Hoping to get some clarity here as I've reached the limits of my SQL knowledge. The company I work for sells products storing data in Microsoft SQL Server databases, but our focus isn't really on the storage and management of this data; we normally leave that for on-site IT to manage. In this case though, IT don't really do anything and now I have to look at it when I'm more of an application specialist.

Our customer ran out of space on the disk they use to store their transaction log. This was resolved by giving more disk space to the drive; however, they're convinced that "the log used to be way smaller and now it's growing much faster than it used to".

I understand that the speed at which the transaction log grows is determined the by number of transactions carried out, if any index rebuilds/reorganisations happen etc., but as I mentioned, this customer does nothing to manage their database, so I would expect this speed to just reflect how much data they insert but not much else.

index size & fragmentation

To get to the point, after checking the indexes, I noticed that nearly all of them are over 90% fragmented. I was wondering if this smack to performance could create more logging than usual — or would it just affect the speed at which any queries/transactions execute?

I tried viewing the SQL Server logs, but I just run out of memory each time become of the insane amount of errors saying:

The transaction log for database "Name of Database" is full due to "LOG_BACKUP"

This stops me from seeing the transaction leading up to this error.


  • I can only shrink the database by 9MB (database is around 580GB)
  • Recovery Model = Full

From my own research, I think what I'm seeing is quite normal and the DB just needs better maintenance in general; however, in my industry (industrial manufacturing), databases are seen as a mystical entity no one wants to touch, so I'm trying to find an explanation for what they believe (if any).

We have a service and application that adds data to the database over time (collecting data etc.). The server admin doesn't take any backups, reorganize or rebuild any indexes or even check what disk space is free for ever-growing databases. Now a disk was filled and the service was blocked they want to know "why did logs grow so rapidly".

I'm realistically just sanity checking to see if the reason due to their lack of maintenance as it seems like a likely cause for increased amount of logging but I don't have the competences to confirm that.

Thanks all for any help/guidance and please excuse any inconsistent jargon/noobish points (still self-learning).

  • 1
    Yes sounds like the transaction log backups don't work anymore Aug 10, 2021 at 12:11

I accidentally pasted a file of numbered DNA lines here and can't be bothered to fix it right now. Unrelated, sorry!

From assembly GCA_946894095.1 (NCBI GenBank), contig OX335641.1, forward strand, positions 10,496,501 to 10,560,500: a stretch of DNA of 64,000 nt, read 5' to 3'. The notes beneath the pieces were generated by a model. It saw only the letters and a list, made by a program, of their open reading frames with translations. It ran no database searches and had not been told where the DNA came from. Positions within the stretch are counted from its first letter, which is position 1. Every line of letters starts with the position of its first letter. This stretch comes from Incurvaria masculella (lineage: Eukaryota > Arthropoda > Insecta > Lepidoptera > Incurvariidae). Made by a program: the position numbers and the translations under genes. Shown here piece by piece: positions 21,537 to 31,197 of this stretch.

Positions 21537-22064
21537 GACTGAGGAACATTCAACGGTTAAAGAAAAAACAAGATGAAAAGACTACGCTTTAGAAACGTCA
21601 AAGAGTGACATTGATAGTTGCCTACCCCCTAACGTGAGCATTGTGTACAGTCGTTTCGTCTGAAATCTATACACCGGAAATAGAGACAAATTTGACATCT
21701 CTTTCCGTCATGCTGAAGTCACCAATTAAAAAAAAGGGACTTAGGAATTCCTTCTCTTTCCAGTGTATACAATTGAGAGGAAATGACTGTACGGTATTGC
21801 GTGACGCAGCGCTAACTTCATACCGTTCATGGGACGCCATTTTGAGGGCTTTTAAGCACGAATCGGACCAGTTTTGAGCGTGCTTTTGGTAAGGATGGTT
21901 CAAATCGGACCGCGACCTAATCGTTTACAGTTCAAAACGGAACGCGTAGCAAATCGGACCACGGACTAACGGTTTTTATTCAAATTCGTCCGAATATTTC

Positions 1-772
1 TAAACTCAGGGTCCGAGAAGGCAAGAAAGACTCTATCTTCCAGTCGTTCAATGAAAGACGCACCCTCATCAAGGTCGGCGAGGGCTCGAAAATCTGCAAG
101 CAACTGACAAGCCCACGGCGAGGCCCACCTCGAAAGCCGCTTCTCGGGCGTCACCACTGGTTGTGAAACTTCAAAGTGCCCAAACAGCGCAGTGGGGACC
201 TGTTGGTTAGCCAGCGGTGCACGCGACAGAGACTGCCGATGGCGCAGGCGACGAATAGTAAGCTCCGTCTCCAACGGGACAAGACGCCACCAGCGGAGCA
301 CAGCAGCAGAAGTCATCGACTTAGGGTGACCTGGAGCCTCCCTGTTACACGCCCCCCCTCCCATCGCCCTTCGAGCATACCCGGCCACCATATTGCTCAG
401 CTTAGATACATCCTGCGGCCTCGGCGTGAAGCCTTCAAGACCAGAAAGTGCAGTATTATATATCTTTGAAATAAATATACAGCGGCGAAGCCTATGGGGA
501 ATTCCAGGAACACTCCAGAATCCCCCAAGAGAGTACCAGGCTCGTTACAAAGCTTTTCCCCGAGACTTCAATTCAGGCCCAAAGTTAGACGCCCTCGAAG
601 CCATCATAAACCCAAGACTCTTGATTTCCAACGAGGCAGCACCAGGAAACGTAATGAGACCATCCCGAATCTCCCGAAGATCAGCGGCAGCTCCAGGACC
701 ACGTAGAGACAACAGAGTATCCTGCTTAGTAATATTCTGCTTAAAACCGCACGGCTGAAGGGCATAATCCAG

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    The transaction log will grow indefinitely with the full recovery model unless you perform regular log backups, If the customer doesn't care about losing data, just change the recovery model to simple and don't bother with backups. This will keep the log size reasonable but you need a one-time shrink to reclaim space. That said, I suspect the lack of a backup/recovery plan is an oversight that needs to be addressed
    – Dan Guzman
    Aug 10, 2021 at 12:49
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    "Yes sounds like the transaction log backups don't work anymore" or Log Backups were never working and someone finally took an initial Full Backup, and the database switched out of "pseudo-full" mode, and the log started growing. Aug 10, 2021 at 13:29
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    What is the auto growth setting for the transaction log? If it’s set to a percent rather than a fixed amount that might explain why the growths keep getting larger. Feb 12, 2022 at 18:23

1 Answer 1


As you've theorized, index fragmentation is not going to make the transaction log grow faster. The volume of transactions executed against the database will be the main driving factor for how fast the transaction log grows.

Validate they are taking log backups and have enough drive space to accommodate the current transaction volume. Also, as Erik Darling pointed out, you may also want to check auto-growth settings on the transaction log and make sure it's set to a fixed growth setting rather than a percentage. If it's set to a percent value, it will grow at a larger rate during each growth event. Typically 100-200 MB as a fixed amount is good here.

With that said, it sounds like their database is in need of some good maintenance routines and health checks.

I would suggest you start by having them download and install the First Responder Kit and run sp_Blitz @CheckServerInfo = 1. Review the top priority findings (priority <= 50) and help them to get those resolved.

While you're at it, if they're also suffering from high index fragmentation, have them implement Ola Hallengren's maintenance solution. These are great for index maintenance, as well as backup jobs.

I'd suspect if they have the problems you've mentioned thus far, you've only scratched the surface of what your going to find if you run sp_Blitz. They're probably not doing integrity checks either. These steps should provide a good starting point to help stabilize their SQL Server.

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